In a new podcast miniseries, Irina Dumitrescu and Mary Wellesley look at the lives and voices of women in medieval literature through four key texts, ranging roughly from the year 300 to 1500. The episodes will feature Mary of Egypt, Julian of Norwich, Margery Kempe and the Wife of Bath.
Listeners can buy all four books direct from the London Review Bookshop, and get a free 'Julian of Norwich' bookmark.Buy the books
Episodes will be released on our website and on the LRB Podcast.
Irina Dumitrescu is a professor at the University of Bonn. The Experience of Education in Anglo-Saxon Literature is out now in paperback.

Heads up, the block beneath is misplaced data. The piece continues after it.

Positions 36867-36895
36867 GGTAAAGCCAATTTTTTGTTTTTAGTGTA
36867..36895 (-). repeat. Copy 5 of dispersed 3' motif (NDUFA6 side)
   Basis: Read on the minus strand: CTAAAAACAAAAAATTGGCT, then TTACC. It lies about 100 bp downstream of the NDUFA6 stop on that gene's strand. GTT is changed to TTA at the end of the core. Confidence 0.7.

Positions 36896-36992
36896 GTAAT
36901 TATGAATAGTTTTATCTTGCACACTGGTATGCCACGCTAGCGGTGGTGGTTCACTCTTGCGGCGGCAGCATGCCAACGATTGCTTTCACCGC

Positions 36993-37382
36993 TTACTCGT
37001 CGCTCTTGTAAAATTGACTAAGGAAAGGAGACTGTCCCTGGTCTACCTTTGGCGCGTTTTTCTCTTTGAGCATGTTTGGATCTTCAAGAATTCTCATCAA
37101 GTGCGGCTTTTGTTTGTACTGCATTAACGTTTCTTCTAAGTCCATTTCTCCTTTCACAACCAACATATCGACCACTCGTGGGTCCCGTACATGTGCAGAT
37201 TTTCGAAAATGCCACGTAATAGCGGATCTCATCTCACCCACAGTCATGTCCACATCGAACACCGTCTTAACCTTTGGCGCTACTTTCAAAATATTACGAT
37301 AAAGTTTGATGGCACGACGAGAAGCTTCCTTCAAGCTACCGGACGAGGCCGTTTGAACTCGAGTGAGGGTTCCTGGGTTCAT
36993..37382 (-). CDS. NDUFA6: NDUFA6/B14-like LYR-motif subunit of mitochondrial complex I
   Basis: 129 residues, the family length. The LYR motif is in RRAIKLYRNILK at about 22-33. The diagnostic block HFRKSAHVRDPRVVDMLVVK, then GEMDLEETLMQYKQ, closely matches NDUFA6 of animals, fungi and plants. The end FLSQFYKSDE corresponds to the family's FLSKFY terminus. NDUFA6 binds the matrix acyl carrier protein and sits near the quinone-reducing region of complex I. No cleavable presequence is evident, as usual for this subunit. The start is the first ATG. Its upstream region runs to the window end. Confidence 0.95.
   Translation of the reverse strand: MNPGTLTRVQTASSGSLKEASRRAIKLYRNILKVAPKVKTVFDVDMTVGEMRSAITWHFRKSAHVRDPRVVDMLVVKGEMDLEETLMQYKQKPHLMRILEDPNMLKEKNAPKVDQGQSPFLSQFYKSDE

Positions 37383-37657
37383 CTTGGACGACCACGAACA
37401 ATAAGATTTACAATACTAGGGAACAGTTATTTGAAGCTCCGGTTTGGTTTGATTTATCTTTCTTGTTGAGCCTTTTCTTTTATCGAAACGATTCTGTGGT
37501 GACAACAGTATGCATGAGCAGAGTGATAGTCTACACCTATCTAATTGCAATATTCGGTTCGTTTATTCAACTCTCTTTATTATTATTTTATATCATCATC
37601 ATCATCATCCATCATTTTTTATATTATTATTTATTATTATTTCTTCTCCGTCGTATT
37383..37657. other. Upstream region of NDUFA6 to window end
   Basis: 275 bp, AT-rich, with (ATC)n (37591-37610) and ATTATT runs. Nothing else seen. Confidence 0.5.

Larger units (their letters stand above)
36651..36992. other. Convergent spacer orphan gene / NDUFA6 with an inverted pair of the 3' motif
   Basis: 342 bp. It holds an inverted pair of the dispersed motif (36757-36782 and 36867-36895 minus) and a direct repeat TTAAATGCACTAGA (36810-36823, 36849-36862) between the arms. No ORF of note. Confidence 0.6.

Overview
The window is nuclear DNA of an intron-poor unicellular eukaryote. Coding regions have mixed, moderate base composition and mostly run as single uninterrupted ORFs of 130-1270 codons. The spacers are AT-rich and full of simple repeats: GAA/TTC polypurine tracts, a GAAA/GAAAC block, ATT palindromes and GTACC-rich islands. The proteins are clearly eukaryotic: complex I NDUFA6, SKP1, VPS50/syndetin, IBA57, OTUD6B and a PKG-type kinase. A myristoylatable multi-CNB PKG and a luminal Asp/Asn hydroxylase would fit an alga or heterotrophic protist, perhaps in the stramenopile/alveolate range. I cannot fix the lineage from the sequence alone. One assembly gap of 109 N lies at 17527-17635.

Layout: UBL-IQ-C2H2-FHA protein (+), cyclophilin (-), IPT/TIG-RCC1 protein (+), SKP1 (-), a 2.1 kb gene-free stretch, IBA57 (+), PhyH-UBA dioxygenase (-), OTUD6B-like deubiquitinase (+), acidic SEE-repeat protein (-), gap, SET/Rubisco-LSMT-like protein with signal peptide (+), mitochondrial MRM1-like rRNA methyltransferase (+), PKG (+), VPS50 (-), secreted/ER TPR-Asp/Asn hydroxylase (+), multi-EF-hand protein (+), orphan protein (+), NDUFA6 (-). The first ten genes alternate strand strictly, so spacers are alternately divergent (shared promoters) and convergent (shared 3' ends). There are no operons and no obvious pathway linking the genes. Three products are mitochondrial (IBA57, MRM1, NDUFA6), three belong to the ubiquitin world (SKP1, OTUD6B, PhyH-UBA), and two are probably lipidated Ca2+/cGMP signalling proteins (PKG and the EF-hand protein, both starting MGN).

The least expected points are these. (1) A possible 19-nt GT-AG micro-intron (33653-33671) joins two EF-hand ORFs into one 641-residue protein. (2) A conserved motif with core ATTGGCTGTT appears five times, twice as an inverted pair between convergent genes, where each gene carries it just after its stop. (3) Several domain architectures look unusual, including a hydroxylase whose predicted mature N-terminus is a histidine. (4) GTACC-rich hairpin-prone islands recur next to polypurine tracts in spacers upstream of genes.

Saint Mary of Egypt, who (if she existed) lived sometime between the 3rd and 6th centuries, led a wild and licentious youth before serving penitence in the desert, and went on to teach the value of living an imperfect life. Several accounts of her life were written in the Middle Ages, including one in Old English that appears in a manuscript with Ælfric’s Lives of the Saints.Listen here
Julian of Norwich (c.1343-after 1416) lived in permanent seclusion for much of her life. Her Revelations of Divine Love is the first book in English known to be written by a woman.Listen here
The Wife of Bath’s prologue in Chaucer’s Canterbury Tales challenged many of the conventions of a woman’s role in medieval society.Listen here
Irina and Mary look at the life and work of pilgrim, entrepreneur and visionary mystic Margery Kempe, who dictated what is thought to be the first autobiography in English.Listen here